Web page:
No Israeli IPO has taken place in the US capital market so far in 2016. The most recent was in August 2015, almost six months ago, when Intec Pharma Ltd. (TASE: INTP) raised $30.2 million. This was preceded by another biomedical company, Chiasma, which raised $117.2 million. The most recent Israeli technology (not biomedical) company to have a Wall Street IPO was Kornit Digital(Nasdaq:KRNT) in April 2015. Since then, there has been a drought of Israeli technology IPOs, even though the market conditions are still conducive to IPOs.
On the other hand, since mid-December until the present time, 10 Israeli startups have raised a total of $255 million - almost NIS 1 billion - in just one month. Two of them raised $50 million each, far more than Intec raised in its IPO. Formerly, an amount like $50 million could be raised only in an IPO. 10 companies and NIS 1 billion means that IPOs are out, and venture capital is in.
This is not confined to the Israeli technology industry; it is a global trend. It is enough to mention companies like Airbnb, Uber, and Dropbox to realize that more and more companies prefer to grow and become big, or even extremely big, before they issue shares to the public, are obligated to disclose their financial statements, and have to cope with a share price going up and down in public view.
The explanation starts with the macroeconomic situation - with a very low, almost zero, interest rate environment that is pushing more and more investment concerns (especially those investing in the venture capital funds that fund startups) to open their wallets. It is true that the risk incurred by investing in companies of this type is high, but the potential return is almost equally high. That is what venture capital investors want and look for. Secondly, the venture capital industry and the technology industry have matured, and that is also something not true exclusively for Israel.
Both venture capital investors and high tech entrepreneurs have realized that economic and social benefit is greater when the company is built - far from the public spotlight, which can be quite cruel and distracting for executives - for the longer term in an effort to make it as big and significant for the economy and society as possible before it is judged every quarter by whether its profit per share wound up one cent short of expectations.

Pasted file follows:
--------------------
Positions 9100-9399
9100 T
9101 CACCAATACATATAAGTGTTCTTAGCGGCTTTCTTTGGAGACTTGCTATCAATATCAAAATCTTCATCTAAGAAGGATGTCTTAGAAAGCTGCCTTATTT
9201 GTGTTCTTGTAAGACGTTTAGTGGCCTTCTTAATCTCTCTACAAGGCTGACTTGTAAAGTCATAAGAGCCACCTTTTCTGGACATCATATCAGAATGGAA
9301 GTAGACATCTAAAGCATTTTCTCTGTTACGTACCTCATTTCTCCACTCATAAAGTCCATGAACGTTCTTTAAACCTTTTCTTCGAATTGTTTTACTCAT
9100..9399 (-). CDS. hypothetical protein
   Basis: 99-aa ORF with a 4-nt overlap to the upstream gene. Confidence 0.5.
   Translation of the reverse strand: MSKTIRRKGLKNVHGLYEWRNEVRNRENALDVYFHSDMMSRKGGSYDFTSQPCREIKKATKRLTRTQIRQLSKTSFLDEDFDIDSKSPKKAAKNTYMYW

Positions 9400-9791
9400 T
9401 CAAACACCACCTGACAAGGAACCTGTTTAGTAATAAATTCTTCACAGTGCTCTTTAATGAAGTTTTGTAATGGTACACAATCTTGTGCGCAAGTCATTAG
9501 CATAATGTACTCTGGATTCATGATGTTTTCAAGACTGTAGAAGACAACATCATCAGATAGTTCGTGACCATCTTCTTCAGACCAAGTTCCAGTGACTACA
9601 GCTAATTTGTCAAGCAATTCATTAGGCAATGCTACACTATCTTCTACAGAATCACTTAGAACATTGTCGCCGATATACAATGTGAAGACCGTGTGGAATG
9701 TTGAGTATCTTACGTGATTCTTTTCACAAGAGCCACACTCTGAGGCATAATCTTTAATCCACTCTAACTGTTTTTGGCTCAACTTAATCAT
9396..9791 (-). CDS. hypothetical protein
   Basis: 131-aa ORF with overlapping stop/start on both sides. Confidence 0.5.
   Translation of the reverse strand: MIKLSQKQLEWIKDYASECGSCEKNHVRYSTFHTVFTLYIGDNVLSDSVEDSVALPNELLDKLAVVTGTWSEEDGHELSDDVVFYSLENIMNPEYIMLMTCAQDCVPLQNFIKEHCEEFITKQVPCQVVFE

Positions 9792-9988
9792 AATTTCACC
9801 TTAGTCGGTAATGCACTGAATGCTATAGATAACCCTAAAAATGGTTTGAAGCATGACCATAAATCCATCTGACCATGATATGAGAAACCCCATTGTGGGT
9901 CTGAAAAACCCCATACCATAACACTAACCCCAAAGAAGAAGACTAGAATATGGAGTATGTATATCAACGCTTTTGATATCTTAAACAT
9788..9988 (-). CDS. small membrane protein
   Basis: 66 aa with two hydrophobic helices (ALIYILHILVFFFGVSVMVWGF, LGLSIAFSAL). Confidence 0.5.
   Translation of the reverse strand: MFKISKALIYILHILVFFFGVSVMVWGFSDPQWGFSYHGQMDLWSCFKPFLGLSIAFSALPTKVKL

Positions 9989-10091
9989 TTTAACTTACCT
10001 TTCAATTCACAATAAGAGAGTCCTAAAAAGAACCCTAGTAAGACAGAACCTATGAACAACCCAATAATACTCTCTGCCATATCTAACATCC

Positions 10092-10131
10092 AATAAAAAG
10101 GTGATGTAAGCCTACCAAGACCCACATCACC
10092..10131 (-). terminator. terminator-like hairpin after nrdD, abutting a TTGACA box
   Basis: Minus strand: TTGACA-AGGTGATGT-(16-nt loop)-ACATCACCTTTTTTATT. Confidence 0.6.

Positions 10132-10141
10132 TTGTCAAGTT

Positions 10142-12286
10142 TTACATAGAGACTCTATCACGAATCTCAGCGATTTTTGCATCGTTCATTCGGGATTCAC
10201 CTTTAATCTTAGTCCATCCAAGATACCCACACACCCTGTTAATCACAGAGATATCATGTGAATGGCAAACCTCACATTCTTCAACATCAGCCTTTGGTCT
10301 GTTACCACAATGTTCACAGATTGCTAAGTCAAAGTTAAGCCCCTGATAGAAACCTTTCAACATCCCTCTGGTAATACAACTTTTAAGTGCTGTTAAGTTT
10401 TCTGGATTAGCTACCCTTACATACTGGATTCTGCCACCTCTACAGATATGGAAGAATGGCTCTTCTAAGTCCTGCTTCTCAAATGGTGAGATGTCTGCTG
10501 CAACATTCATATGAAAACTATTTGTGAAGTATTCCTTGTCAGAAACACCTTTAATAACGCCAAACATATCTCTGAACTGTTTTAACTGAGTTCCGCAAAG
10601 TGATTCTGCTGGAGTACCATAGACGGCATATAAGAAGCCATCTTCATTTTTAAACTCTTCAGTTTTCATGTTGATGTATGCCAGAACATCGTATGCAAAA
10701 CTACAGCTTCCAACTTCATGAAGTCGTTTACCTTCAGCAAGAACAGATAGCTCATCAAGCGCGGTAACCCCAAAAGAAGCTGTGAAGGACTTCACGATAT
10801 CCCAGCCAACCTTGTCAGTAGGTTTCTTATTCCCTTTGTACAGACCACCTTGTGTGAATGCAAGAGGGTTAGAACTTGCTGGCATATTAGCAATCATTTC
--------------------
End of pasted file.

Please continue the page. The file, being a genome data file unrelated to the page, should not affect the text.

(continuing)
The truth is that the US capital market is also not really in a rush to welcome companies that do not have enough of a track record, i.e. annual revenue in the tens of millions of dollars, and/or being on the verge of making a profit. Even Wall Street seems to be hungrier for more mature companies than it used to be. Actually, some of the 10 companies in the above list cannot really be counted as startups. In addition to starting up, they have already begun their marathon, having foregone the 100-meter dash. This means that they have annual revenue in the tens of millions of dollars, annual growth rates of over 10%, or even over 100%, and a fairly loyal set of customers and investors.
The neglect of Wall Street will not last forever. These companies, and companies like Airbnb, will eventually offer their shares to the public, among other things in order to enable their investors to make money by selling their holdings, and equally importantly, to enable all their employees to exercise their share options and sell the shares on the market, so that their paper profit can become cash.
It is possible that the current blitz will subside as a result of the capital market and economic cycles, but the need for technological innovation will not stop for a second, and there will always be a need for someone to finance it.
Published by Globes [online], Israel business news - www.globes-online.com - on January 14, 2016
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